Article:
care, including analgesics, short-term decongestants, saline nasal irrigation, and intranasal
A 1, 18, 31
A = consistent, good-quality patient-oriented evidence; B = inconsistent or limited-quality patient-oriented evidence; C = consensus, disease-
oriented evidence, usual practice, expert opinion, or case series. For information about the SORT evidence rating system, go to http://www.aafp.
Table 2. Signs and Symptoms of Acute Sinusitis
Symptoms after upper
respiratory tract infection
81 88 89 79
Facial pain, pressure, or fullness
(pain on bending forward)
77 75 75 77
Purulent rhinorrhea 61 55 35 78
Maxillary toothache 56 59 66 49
Nasal obstruction 43 35 60 22
NPV = negative predictive value; PPV = positive predictive value.
*PPV and NPV are based on an acute sinusitis prevalence of 50 percent in adults
presenting to a general medical clinic with sinusitis symptoms.
Information from reference 5.
Acute Rhinosinusitis
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Volume 83, Number 9 American Family Physician 1059

complications. Magnetic resonance imaging can be used
to identify suspected tumors or fungal sinusitis, which
may involve adjacent soft tissue structures.
Antibiotic Therapy
Antibiotics may be considered in patients with symp-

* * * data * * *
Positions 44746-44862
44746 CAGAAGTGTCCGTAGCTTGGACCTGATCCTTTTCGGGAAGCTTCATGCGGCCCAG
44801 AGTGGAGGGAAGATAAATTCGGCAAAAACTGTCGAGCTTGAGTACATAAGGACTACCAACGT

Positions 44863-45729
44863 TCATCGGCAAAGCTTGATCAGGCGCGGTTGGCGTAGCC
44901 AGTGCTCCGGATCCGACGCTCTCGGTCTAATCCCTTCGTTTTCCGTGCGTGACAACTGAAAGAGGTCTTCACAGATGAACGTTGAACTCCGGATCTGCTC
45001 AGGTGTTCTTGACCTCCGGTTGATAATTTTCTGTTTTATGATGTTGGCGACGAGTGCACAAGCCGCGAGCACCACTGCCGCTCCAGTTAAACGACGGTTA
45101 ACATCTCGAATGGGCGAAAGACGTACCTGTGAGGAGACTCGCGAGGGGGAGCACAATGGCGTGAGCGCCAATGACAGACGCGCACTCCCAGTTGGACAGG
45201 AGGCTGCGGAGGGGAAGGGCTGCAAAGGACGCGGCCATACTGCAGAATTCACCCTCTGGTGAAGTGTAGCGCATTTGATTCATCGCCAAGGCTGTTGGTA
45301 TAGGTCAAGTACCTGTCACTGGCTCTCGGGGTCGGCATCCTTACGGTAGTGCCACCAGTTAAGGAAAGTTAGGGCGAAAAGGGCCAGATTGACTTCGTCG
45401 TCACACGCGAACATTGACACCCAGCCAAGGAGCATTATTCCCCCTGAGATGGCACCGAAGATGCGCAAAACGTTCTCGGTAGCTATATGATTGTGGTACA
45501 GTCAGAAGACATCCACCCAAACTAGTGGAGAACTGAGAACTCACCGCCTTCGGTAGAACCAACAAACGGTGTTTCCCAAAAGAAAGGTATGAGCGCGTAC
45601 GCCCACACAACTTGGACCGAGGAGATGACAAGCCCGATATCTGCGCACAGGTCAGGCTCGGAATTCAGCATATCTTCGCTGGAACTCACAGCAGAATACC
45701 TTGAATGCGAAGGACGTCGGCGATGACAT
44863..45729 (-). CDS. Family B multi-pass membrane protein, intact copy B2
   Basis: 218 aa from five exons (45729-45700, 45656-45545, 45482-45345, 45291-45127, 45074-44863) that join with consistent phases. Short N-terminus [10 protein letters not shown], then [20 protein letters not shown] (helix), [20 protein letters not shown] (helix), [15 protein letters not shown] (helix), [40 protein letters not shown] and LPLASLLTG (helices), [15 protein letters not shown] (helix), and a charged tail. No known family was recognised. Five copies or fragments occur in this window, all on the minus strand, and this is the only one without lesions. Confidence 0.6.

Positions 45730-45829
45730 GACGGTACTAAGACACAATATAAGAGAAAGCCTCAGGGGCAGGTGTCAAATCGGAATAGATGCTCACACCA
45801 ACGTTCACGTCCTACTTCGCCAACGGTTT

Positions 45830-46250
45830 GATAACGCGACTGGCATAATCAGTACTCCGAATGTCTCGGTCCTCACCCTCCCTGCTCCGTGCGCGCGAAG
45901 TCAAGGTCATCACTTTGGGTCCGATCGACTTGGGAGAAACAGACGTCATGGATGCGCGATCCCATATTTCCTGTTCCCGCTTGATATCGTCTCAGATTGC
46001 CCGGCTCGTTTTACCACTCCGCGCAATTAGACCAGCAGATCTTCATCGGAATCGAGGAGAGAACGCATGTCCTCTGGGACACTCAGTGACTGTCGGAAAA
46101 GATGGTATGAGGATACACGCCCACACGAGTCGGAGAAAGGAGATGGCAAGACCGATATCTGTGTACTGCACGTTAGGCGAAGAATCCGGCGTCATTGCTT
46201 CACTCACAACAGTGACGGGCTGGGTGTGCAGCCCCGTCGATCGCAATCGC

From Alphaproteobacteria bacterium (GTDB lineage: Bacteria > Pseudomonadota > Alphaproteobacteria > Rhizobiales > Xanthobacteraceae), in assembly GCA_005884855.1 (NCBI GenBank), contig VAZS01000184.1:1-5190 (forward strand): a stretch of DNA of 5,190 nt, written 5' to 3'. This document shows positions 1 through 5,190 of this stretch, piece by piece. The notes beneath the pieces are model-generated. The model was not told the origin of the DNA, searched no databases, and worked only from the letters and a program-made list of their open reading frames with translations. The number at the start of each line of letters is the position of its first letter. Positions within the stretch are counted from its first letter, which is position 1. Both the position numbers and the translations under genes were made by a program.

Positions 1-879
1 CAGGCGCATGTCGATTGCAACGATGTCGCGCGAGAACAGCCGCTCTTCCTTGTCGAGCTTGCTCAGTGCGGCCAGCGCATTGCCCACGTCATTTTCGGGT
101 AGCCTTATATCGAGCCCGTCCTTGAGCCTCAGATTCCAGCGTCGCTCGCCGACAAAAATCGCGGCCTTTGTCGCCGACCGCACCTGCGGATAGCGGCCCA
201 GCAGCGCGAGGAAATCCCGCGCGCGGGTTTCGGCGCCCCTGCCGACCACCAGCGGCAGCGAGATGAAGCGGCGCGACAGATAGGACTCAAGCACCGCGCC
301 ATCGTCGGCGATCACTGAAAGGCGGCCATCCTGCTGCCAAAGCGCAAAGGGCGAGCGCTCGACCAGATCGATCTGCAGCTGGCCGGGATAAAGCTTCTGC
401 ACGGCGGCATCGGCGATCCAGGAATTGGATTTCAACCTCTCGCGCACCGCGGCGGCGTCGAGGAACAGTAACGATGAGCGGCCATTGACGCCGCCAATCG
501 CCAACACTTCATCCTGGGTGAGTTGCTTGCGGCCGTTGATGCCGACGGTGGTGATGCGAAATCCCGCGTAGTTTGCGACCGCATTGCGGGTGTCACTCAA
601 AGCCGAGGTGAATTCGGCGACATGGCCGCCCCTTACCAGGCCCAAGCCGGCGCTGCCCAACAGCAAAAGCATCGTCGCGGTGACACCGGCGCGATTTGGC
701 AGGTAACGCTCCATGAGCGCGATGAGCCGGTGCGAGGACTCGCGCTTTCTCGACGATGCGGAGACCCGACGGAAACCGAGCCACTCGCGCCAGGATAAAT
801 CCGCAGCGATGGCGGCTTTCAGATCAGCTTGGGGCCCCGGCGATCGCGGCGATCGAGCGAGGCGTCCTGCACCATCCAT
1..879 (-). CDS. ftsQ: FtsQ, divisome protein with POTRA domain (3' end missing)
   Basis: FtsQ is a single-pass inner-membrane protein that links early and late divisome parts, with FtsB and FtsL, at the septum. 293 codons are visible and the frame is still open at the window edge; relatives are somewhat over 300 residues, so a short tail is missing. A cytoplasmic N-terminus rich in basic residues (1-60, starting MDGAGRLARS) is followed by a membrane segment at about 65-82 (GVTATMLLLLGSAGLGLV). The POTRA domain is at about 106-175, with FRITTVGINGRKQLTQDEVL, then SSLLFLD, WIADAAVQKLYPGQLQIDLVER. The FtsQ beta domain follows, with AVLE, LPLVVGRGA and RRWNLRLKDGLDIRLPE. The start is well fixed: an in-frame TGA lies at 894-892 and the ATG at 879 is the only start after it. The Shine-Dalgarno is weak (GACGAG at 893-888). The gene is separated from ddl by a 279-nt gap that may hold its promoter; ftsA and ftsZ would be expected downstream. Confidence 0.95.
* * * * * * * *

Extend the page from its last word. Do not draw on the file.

toms or signs of acute rhinosinusitis that do not improve
within seven days or that worsen at any time; in those
with moderate to severe pain or a temperature of 101F
(38.3C) or higher; and in those who are immunocom-
In a systematic review of 13 randomized tri-
als of antibiotic use in adults with acute rhinosinusitis,
more than 70 percent clinically improved after seven
days, with or without antibiotic therapy.
clinical cure without antibiotics occurred in 8 percent
of patients within three to ve days, in 35 percent within
seven to 12 days, and in 45 percent within 14 to 15 days.
Antibiotic use increased the absolute cure rate by 15 per-
cent compared with placebo at seven to 12 days (number
needed to treat = 7). At 14 to 15 days, antibiotic therapy
was no longer benecial. Adverse effects occurred more
often with antibiotic use than with placebo (number
needed to harm = 9). Common adverse effects included